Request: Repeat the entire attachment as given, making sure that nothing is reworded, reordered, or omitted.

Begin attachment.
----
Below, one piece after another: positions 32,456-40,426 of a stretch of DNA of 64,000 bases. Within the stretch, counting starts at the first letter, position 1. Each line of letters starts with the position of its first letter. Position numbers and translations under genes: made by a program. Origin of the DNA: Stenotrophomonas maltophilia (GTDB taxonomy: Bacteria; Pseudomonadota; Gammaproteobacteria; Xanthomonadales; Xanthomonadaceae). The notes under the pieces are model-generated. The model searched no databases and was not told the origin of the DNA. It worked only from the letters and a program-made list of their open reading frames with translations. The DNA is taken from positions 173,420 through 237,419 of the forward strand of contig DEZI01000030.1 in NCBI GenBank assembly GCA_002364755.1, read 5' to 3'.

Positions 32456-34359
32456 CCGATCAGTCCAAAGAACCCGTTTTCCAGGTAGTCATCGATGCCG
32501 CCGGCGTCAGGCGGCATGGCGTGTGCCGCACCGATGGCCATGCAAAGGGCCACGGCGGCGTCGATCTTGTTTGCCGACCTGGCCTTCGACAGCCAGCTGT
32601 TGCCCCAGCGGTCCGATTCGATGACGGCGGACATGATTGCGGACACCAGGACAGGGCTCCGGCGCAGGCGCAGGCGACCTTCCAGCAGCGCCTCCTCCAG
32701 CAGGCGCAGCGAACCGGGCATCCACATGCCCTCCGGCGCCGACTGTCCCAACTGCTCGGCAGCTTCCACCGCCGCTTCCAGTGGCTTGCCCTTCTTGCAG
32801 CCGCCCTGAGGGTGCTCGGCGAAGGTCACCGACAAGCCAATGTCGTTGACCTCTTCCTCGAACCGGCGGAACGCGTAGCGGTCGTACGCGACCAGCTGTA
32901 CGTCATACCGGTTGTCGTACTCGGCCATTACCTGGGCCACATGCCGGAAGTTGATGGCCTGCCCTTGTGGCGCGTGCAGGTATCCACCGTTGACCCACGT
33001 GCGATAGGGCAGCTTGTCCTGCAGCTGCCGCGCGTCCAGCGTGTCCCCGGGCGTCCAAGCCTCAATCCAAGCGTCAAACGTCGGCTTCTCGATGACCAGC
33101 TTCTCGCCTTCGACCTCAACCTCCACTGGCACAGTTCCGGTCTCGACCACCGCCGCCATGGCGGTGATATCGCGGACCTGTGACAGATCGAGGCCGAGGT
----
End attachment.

Below, one piece after another: positions 32,456-40,426 of a stretch of DNA of 64,000 bases. Within the stretch, counting starts at the first letter, position 1. Each line of letters starts with the position of its first letter. Position numbers and translations under genes: made by a program. Origin of the DNA: Stenotrophomonas maltophilia (GTDB taxonomy: Bacteria; Pseudomonadota; Gammaproteobacteria; Xanthomonadales; Xanthomonadaceae). The notes under the pieces are model-generated. The model searched no databases and was not told the origin of the DNA. It worked only from the letters and a program-made list of their open reading frames with translations. The DNA is taken from positions 173,420 through 237,419 of the forward strand of contig DEZI01000030.1 in NCBI GenBank assembly GCA_002364755.1, read 5' to 3'.

Positions 32456-34359
32456 CCGATCAGTCCAAAGAACCCGTTTTCCAGGTAGTCATCGATGCCG
32501 CCGGCGTCAGGCGGCATGGCGTGTGCCGCACCGATGGCCATGCAAAGGGCCACGGCGGCGTCGATCTTGTTTGCCGACCTGGCCTTCGACAGCCAGCTGT
32601 TGCCCCAGCGGTCCGATTCGATGACGGCGGACATGATTGCGGACACCAGGACAGGGCTCCGGCGCAGGCGCAGGCGACCTTCCAGCAGCGCCTCCTCCAG
32701 CAGGCGCAGCGAACCGGGCATCCACATGCCCTCCGGCGCCGACTGTCCCAACTGCTCGGCAGCTTCCACCGCCGCTTCCAGTGGCTTGCCCTTCTTGCAG
32801 CCGCCCTGAGGGTGCTCGGCGAAGGTCACCGACAAGCCAATGTCGTTGACCTCTTCCTCGAACCGGCGGAACGCGTAGCGGTCGTACGCGACCAGCTGTA
32901 CGTCATACCGGTTGTCGTACTCGGCCATTACCTGGGCCACATGCCGGAAGTTGATGGCCTGCCCTTGTGGCGCGTGCAGGTATCCACCGTTGACCCACGT
33001 GCGATAGGGCAGCTTGTCCTGCAGCTGCCGCGCGTCCAGCGTGTCCCCGGGCGTCCAAGCCTCAATCCAAGCGTCAAACGTCGGCTTCTCGATGACCAGC
33101 TTCTCGCCTTCGACCTCAACCTCCACTGGCACAGTTCCGGTCTCGACCACCGCCGCCATGGCGGTGATATCGCGGACCTGTGACAGATCGAGGCCGAGGT